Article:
Namibia has no intention to extend borders into Angola

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Loide Jason

Omhedi-President Hage Geingob says Namibia has no intention of expanding its borders into Angola, even though the territorial demarcation has split the home of the Oukwanyama people, with one part in Angola and the other in Namibia.

President Geingob was speaking at Omhedi Village in Ohangwena Region during the centenary commemoration of the late king Mandume ya Ndemufayo on Saturday, where he acknowledged that the arbitrary borders imposed by Europe have spawned significant difficulties in post-colonial Africa.

“However, this does not mean that we should start to claim the territories of fellow African states by using ancestral boundaries as justification… There is no basis for Namibians to claim Angolan territory as their own. Whoever dreams of that notion must stop it today,” he advised.

“Therefore, I would like to state in the most emphatic terms that Namibia respects Angola’s territorial integrity. We have no intention whatsoever to extend our boundaries beyond our current border with Angola and we are pleased that we can share in this celebration together as peaceful and fraternal neighbours.”

The President also reiterated his view that if Namibians encourage the practice of attending each other’s cultural gatherings and singing each other’s songs, soon Namibians would all be able to create and enjoy a truly national culture.

“It is pleasing to witness the presence of Namibians from all different ethnic groups, who have travelled from far and wide to congregate right here in Omhedi. This is indicative of the fact that Namibia is a republic and not a grouping of Bantustans,” he remarked.

“Inclusivity spells peace and harmony, where our countrymen and countrywomen come together as one people to share and partake in each other’s events. In so doing, these events are no longer regional, but national.”

President Geingob further told the gathering that exclusivity provides fertile ground for conflict and dissonance.

“We should bear in mind that there is nothing wrong with belonging to tribes and being proud of that fact, but we should avoid being tribal.

“If we encourage the practice of attending each other’s gatherings and singing each other’s songs, then soon we will be able to create a national dance, a national song and a national culture,” he said.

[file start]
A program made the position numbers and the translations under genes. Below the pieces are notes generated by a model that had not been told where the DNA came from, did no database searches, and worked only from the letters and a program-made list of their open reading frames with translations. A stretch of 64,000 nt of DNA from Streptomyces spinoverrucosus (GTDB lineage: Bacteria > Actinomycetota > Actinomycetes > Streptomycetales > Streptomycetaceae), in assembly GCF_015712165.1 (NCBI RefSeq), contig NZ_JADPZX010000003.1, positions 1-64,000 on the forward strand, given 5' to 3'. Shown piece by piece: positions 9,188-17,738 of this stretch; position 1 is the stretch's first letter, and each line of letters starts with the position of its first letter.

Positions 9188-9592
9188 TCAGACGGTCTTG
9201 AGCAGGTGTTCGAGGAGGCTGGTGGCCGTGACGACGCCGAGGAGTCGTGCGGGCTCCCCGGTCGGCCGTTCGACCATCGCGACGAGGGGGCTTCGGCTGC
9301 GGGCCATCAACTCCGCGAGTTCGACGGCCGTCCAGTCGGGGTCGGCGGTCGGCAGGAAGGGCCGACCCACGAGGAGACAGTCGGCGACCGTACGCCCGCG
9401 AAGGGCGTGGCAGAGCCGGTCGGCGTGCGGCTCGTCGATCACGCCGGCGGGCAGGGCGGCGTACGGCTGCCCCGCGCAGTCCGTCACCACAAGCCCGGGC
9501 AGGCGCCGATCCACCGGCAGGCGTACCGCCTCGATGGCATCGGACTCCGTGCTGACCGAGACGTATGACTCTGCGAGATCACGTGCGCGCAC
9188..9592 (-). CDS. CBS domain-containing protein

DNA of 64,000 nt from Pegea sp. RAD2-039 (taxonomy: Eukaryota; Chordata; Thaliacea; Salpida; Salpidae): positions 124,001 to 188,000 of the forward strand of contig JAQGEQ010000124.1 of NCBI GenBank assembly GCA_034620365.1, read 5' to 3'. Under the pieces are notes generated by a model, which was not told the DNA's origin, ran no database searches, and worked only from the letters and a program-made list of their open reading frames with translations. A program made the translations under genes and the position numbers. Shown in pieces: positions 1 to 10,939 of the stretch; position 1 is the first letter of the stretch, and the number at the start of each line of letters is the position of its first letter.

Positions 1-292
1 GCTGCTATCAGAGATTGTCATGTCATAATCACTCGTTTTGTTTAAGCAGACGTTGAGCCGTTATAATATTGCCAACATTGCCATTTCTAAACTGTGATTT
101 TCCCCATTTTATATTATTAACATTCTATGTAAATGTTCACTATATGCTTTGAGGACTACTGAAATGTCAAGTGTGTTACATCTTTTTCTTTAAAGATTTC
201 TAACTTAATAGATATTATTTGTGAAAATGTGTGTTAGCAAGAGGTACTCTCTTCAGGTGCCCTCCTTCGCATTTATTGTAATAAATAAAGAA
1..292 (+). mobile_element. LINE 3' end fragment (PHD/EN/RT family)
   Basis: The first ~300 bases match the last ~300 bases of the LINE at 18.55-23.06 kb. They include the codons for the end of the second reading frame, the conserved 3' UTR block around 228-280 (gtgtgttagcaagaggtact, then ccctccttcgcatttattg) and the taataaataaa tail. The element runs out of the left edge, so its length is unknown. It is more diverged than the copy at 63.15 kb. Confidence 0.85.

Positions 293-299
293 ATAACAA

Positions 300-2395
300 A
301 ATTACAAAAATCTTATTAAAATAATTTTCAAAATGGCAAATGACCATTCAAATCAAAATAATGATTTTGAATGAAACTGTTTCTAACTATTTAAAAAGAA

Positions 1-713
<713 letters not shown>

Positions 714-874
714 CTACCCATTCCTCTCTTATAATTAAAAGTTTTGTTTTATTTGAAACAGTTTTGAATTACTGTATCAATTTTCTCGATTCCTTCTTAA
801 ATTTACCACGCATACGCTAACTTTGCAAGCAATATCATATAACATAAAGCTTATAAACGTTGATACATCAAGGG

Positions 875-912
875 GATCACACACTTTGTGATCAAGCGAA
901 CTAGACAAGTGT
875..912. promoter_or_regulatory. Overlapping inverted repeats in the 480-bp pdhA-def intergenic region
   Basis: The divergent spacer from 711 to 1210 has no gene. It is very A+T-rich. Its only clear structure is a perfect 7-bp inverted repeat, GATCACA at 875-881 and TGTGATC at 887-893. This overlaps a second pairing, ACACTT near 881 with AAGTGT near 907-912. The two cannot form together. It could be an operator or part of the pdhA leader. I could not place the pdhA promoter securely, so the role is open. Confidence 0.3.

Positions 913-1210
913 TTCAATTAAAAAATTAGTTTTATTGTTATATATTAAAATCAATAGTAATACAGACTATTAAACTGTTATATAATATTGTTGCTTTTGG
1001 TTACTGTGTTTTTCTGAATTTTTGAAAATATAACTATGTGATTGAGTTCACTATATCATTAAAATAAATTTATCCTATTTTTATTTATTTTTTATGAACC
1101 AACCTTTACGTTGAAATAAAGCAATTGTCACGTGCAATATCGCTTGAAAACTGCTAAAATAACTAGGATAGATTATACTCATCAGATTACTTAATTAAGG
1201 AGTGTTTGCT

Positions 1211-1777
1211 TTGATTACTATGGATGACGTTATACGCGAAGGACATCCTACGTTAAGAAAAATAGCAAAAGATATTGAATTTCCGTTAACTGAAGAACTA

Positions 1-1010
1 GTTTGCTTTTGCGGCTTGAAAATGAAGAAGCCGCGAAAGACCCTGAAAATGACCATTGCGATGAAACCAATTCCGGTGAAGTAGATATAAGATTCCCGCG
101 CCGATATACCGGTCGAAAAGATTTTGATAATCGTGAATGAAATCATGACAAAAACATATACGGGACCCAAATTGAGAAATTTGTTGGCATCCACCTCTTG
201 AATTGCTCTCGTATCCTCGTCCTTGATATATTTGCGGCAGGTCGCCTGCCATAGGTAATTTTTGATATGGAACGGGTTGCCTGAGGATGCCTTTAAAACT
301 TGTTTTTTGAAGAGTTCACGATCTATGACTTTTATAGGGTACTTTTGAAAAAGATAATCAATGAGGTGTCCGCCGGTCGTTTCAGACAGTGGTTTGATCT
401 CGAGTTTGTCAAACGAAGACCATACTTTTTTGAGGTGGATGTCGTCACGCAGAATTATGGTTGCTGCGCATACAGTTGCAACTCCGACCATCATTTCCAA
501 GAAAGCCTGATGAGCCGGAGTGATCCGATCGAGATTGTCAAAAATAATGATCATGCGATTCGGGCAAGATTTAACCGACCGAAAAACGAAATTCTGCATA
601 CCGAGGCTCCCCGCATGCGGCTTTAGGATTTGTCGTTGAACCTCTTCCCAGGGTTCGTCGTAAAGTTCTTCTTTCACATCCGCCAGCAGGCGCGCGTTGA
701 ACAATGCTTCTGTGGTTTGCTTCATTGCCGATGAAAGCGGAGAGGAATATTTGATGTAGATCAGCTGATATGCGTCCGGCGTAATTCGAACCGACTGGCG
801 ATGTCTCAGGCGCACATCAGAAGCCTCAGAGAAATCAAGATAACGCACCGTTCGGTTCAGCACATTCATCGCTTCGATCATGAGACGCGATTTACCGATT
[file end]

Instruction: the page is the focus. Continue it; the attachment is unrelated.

The story of ya Ndemufayo’s fearless and unwavering determination to defend the territorial integrity of his people is not only a testament to his bravery, but also to the spirit of the Namibian people and the African people as a whole who have roundly rejected foreign occupation, the President told his audience at Omhedi.

Ya Ndemufayo ruled the Oukwanyama as from 1911. At the youthful age of 17 years, he ascended to the throne of the Oukwanyama kingdom. His reign lasted only six years and coincided with a tumultuous period when he had to fight two colonial powerhouses, Portugal from the north and Britain, backed by colonial South African forces.

Further, a number of streets in Namibia are named after him, including the famous Mandume ya Ndemufayo Avenue in Windhoek. In Angola, he is memorialised at Oihole and a street in Luanda is named after him, as well as a university in Lubango.

President Geingob said as the nation commemorates the life and times of ya Ndemufayo, it should bear in mind that although it is good to honour national heroes through monuments, statues and street names, it is far better to emulate their feats.

“The best way we, as Namibians, can honour these heroes is by emulating their outstanding qualities, such as their moral fortitude, valour, patriotism, wisdom and commitment to justice,” although it cost their lives,he said.

Founding president Sam Nujoma and former president Hifikepunye Pohamba, Cabinet ministers, Prime Minister Saara Kuugongelwa Amadhila and First Lady Monika Geingos also attended the historic event.

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